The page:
Johansson says she can just plain relate to Tom Waits’ tunes, in which she finds a similar emotional response to the wistful songs of Leonard Cohen, or Chet Baker. But the cinematic quality of Waits’ songs appealed to Johansson the actress as well. “I can imagine his stories, the way he creates,” she says. “I think a lot of his songs are fantasies, and poetic, and visual. I was attracted to that aspect of it.”
Recording the album took two or three tries. It was a daunting task, and initial efforts just didn’t satisfy. “I didn’t just want it to be an album,” Johansson says. “I wanted it to be an album that I would listen to, and an album for my own lifestyle, I guess. It would’ve been so much easier just to do a kind of paint-by-numbers kind of thing, but I never wanted to do that.”
She had an idea of the sound that she wanted but didn’t know how to capture it, and after a year of trying to re-create this sound in her head with studio musicians, “it was impossible,” she says. “It sounded awful, like bad Tom Waits covers. I needed someone to share the same music and actually, physically produce what I heard when I listened to the songs, how I imagined the songs.”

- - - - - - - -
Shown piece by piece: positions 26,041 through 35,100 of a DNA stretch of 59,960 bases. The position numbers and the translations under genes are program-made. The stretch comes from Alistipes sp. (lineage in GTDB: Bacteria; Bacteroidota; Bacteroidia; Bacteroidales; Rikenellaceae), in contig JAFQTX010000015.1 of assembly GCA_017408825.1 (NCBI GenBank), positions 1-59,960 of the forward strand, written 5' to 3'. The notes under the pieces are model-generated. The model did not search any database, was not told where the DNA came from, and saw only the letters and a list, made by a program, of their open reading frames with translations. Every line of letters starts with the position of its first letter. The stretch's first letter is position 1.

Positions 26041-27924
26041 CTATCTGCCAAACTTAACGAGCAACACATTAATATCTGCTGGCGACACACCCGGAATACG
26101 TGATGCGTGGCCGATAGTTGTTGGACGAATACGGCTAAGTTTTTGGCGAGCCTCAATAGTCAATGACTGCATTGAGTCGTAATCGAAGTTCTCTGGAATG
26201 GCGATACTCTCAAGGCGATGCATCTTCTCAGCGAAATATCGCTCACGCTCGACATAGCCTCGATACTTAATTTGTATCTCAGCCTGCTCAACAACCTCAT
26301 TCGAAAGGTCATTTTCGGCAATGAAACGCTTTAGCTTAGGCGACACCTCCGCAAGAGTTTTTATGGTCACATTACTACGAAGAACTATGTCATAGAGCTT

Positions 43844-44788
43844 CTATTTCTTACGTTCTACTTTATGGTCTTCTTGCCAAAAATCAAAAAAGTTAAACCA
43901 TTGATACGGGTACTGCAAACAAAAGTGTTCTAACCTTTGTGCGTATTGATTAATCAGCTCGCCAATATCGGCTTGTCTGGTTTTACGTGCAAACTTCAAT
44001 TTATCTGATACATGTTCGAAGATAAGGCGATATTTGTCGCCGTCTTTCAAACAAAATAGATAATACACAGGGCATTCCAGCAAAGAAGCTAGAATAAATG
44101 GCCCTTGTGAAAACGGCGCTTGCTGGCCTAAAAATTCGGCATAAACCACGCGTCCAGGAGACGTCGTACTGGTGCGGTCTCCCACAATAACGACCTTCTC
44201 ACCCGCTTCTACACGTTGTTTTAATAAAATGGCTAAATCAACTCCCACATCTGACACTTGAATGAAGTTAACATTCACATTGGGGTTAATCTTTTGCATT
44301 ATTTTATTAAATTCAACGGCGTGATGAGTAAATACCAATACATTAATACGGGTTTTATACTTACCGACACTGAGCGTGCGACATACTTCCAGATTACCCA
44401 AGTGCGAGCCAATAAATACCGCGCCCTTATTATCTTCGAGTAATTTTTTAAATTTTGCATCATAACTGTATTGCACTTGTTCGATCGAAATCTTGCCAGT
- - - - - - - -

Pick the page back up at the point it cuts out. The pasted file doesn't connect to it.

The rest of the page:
Sitek brings a real credibility to this project. He’s bursting with ideas about the possibilities of resonant sound in a meeting between Scarlett Johansson and Tom Waits. He drapes much of the material in a Phil Spectorish wall of reverbed sound laced with a billion tiny shards of unidentifiable musical texture.
“When I listen to Waits,” says Johansson, “there’s such a dreamy quality about his songs, like being in a whole other world, and I wanted to create a world I called my own. Then someone suggested Dave from TV on the Radio, and I was just such a huge fan of that massive sound they did, and I thought I’d like to see what his take would be on it.”
Sitek and Johansson worked out a lot of the concepts for the album during a drive from L.A. to Louisiana, listening to a lot of Sigur Rós, Scott Walker and, of course, Waits.